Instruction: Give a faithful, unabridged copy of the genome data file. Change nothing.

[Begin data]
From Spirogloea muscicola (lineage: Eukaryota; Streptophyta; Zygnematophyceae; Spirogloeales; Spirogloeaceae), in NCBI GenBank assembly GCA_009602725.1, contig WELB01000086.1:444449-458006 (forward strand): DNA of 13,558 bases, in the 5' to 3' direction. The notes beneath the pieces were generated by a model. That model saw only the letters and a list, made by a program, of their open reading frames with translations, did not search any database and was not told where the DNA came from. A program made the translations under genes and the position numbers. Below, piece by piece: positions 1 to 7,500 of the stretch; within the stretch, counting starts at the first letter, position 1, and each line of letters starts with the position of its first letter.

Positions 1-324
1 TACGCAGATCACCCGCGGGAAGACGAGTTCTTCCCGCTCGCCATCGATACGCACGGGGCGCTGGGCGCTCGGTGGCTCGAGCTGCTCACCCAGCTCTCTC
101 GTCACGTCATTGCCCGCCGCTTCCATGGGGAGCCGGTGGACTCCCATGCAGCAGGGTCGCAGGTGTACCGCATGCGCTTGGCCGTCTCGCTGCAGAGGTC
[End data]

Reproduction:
From Spirogloea muscicola (lineage: Eukaryota; Streptophyta; Zygnematophyceae; Spirogloeales; Spirogloeaceae), in NCBI GenBank assembly GCA_009602725.1, contig WELB01000086.1:444449-458006 (forward strand): DNA of 13,558 bases, in the 5' to 3' direction. The notes beneath the pieces were generated by a model. That model saw only the letters and a list, made by a program, of their open reading frames with translations, did not search any database and was not told where the DNA came from. A program made the translations under genes and the position numbers. Below, piece by piece: positions 1 to 7,500 of the stretch; within the stretch, counting starts at the first letter, position 1, and each line of letters starts with the position of its first letter.

Positions 1-324
1 TACGCAGATCACCCGCGGGAAGACGAGTTCTTCCCGCTCGCCATCGATACGCACGGGGCGCTGGGCGCTCGGTGGCTCGAGCTGCTCACCCAGCTCTCTC
101 GTCACGTCATTGCCCGCCGCTTCCATGGGGAGCCGGTGGACTCCCATGCAGCAGGGTCGCAGGTGTACCGCATGCGCTTGGCCGTCTCGCTGCAGAGGTC